In other words, Anglo-Catholicism has added to the devotional life and qualities of the Church of England and, indeed, other denominations, thanks to the Romantic era and gothic art and architecture, but it seems to be running out of steam or going up some strange and uncommunicative back avenues. The (re)invention of its tradition seems to have little place now, except perhaps as a cover for liberality, or for alternative sources for legitimating spiritual practices.
Nevertheless, all social groups which emphasise their own membership but still connect with wider society and thought-forms ramp up their own rituals, in terms of initiation, regular coming together and also in employing general symbolism (Hobsbawm, 1959, 151-152). Sociologists and historians have noted this in criminal gangs, in trade associations, in trade unions and in semi-secretive clubs. In religion, the initiation rites are baptism and confirmation, the regular rites are Eucharist and (for Pusey) Confession, and there is a whole raft of gothic liturgical and architectural symbolism available. The fact is that Church symbolism today would have been regarded as popish and unProtestant back in the nineteenth century, and there has been an increasing emphasis on the community and the community coming together, even as theology diversifies, and yet as it does so elements have ramped up the ritual. Otherwise the emphasis is more on maintaining separated and sectarian belief standards with more entry-based openness in terms of use of the popular culture (popular tunes, rock bands, use of lights, electronic media). There is a tension here regarding both routes within the Church of England and Anglicanism in general. The question is how much Anglo-Catholicism is a hard to acquire taste, and how much substance it contains beyond that taste.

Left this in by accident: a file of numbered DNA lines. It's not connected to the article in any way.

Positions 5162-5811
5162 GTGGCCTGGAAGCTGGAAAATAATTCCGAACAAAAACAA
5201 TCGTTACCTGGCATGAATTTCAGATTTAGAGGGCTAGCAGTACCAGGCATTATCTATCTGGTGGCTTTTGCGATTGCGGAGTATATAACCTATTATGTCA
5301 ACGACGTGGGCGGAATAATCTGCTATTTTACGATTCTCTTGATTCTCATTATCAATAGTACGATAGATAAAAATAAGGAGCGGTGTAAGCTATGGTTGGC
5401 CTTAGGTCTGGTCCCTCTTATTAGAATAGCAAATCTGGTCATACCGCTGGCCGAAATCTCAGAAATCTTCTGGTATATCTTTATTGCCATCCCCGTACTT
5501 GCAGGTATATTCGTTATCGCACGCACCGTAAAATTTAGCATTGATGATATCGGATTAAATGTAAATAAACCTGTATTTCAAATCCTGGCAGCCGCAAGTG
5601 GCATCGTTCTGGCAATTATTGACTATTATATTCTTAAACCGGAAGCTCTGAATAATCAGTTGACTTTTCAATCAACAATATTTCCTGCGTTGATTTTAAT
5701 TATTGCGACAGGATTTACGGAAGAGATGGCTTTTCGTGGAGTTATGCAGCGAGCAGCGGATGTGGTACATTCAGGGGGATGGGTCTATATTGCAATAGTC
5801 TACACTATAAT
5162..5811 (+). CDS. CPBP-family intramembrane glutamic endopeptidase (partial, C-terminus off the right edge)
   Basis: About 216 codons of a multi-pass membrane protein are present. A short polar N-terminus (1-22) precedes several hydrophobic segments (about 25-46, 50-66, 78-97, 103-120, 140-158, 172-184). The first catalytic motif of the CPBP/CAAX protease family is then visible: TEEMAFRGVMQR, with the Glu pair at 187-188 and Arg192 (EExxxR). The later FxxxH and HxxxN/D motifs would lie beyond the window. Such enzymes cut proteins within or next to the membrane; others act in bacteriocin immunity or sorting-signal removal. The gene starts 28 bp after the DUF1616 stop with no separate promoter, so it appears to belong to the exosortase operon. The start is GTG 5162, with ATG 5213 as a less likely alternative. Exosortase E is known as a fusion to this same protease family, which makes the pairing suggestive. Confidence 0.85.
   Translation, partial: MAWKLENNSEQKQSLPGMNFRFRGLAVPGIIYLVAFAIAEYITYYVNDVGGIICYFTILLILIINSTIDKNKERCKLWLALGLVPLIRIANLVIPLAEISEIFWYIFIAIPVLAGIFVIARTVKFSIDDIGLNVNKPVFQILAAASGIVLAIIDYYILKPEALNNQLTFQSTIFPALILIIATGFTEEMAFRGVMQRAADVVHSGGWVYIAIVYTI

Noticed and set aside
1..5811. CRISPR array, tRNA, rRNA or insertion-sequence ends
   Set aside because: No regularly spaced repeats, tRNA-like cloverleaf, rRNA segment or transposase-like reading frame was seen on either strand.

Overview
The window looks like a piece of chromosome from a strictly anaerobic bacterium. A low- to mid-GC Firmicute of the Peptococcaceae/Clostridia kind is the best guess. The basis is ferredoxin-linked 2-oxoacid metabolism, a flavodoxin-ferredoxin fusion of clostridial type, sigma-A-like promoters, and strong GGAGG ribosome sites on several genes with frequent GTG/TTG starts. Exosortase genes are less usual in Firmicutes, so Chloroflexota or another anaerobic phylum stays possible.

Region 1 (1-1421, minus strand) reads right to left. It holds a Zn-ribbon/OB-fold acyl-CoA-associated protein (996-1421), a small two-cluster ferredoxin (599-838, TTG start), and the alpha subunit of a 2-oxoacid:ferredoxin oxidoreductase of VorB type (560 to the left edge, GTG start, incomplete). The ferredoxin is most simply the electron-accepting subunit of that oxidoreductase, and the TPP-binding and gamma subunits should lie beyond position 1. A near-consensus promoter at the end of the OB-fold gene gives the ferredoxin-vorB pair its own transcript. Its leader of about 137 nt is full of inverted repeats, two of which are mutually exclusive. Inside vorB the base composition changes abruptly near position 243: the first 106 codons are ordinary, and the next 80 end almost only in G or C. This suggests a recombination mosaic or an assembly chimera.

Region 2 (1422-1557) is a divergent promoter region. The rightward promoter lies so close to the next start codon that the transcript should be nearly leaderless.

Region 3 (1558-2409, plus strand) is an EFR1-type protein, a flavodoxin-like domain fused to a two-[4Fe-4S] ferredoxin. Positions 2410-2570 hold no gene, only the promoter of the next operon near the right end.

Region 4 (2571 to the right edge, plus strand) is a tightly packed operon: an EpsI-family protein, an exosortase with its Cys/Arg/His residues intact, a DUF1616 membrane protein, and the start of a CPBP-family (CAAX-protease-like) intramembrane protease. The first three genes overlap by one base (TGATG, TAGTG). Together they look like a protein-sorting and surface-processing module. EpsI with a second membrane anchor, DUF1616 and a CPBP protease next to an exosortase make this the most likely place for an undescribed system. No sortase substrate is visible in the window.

Main Points

  • The Oxford Movement defended the Church from the State link once the State had pluralised its institutional base.
  • This was a new use of Church: Church had from Roman times always been associated with State, nation and empire authorities.
  • This was about specialisation: theological and ecclesiastical.
  • Theologically aware at a time of intellectual change and active liberal theology, the Oxford Movement promoted the Church first approach.
  • It employed Catholic tradition understandings.
  • Some always accepted the branch theory that Anglicans, Romans and Orthodox were all part of the One Church of apostolic succession.
  • Others found that Rome held the full basis of tradition and left.

Further Questions

  1. Specialisation is ever more pressing, especially for organised Christianity at the margins of social and intellectual life, yet what is its future with ritual barriers between itself and the generality of the public?
  2. Has Anglo-Catholicism run out of steam?
  3. After all, has liberality that it sometimes covers run out of steam?
  4. What's the intellectual theological alternative?
  5. What is the practice alternative?


The Catholic Literature Association (1933), Edward Bouverie Pusey, Project Canterbury, [Online], Available World Wide Web, URL: [Accessed: Thursday July 01 2010]

Cupitt, D. (1884), The Sea of Faith, London: BBC Books, 80-92.

Goodwin, C. W., Jowett, B., Pattison, M., Powell, B., Temple, F., Williams, R., Wilson, H. B. (1861, first published 1860), Essays and Reviews, 8th edition, London : J. W. Parker.

Gore, C. (ed.) (1902, first published 1899), Lux Mundi: A Series of Studies in the Religion of the Incarnation, London: John Murray.